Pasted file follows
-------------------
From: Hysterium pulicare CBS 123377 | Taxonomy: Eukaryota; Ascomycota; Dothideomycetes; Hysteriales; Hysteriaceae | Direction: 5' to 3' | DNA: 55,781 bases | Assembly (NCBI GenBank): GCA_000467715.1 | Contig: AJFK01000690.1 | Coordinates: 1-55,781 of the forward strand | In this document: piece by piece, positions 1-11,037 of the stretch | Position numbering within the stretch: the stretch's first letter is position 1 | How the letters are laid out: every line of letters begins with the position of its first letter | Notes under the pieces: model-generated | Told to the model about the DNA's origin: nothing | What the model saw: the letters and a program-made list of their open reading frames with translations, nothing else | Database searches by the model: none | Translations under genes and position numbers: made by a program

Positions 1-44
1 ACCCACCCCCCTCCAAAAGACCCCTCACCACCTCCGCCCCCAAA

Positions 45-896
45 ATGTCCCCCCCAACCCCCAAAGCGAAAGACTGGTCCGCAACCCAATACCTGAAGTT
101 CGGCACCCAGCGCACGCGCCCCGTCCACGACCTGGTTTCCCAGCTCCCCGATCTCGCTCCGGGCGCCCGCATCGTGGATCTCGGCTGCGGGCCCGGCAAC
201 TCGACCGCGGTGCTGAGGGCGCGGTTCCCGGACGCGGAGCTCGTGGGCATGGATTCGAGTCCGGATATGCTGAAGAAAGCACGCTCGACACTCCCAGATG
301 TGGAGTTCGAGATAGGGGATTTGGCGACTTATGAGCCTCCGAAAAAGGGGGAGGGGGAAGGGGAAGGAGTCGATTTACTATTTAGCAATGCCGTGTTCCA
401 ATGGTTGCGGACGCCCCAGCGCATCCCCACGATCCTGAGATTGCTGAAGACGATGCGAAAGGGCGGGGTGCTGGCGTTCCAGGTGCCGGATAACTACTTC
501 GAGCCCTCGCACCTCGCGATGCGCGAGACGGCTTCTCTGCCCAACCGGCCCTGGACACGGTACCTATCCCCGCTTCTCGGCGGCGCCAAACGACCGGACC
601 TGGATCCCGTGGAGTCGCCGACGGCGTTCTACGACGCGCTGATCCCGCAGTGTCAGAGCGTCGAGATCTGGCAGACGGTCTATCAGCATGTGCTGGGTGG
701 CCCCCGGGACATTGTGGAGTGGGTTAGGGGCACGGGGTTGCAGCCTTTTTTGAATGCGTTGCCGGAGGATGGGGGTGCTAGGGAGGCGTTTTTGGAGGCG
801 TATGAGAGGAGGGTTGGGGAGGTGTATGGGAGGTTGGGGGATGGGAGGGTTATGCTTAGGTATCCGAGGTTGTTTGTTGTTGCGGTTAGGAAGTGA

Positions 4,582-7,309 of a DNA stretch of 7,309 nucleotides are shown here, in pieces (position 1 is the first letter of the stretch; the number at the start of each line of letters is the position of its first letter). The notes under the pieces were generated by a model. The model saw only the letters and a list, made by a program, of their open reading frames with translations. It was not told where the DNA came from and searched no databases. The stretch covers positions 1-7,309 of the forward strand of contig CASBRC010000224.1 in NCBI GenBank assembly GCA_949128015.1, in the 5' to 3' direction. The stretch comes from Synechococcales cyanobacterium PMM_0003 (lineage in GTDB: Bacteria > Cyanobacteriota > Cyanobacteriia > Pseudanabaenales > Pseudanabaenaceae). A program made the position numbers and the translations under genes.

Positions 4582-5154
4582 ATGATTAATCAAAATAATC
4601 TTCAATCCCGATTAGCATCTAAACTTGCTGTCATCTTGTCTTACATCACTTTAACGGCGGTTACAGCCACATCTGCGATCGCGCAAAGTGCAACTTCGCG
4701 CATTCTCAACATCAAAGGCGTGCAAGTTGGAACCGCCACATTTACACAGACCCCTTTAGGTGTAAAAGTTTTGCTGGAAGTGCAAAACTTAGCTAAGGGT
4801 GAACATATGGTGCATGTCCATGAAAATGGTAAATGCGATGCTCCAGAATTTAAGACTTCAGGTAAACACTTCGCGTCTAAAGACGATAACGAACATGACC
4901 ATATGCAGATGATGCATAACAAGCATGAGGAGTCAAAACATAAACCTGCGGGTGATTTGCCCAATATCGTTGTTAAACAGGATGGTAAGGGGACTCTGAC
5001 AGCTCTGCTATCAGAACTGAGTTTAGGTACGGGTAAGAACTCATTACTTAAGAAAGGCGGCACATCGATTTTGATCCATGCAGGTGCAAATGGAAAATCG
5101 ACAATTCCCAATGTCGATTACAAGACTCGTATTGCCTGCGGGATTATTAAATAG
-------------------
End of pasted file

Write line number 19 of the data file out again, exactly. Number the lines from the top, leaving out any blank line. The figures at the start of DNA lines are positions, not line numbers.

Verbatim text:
4801 GAACATATGGTGCATGTCCATGAAAATGGTAAATGCGATGCTCCAGAATTTAAGACTTCAGGTAAACACTTCGCGTCTAAAGACGATAACGAACATGACC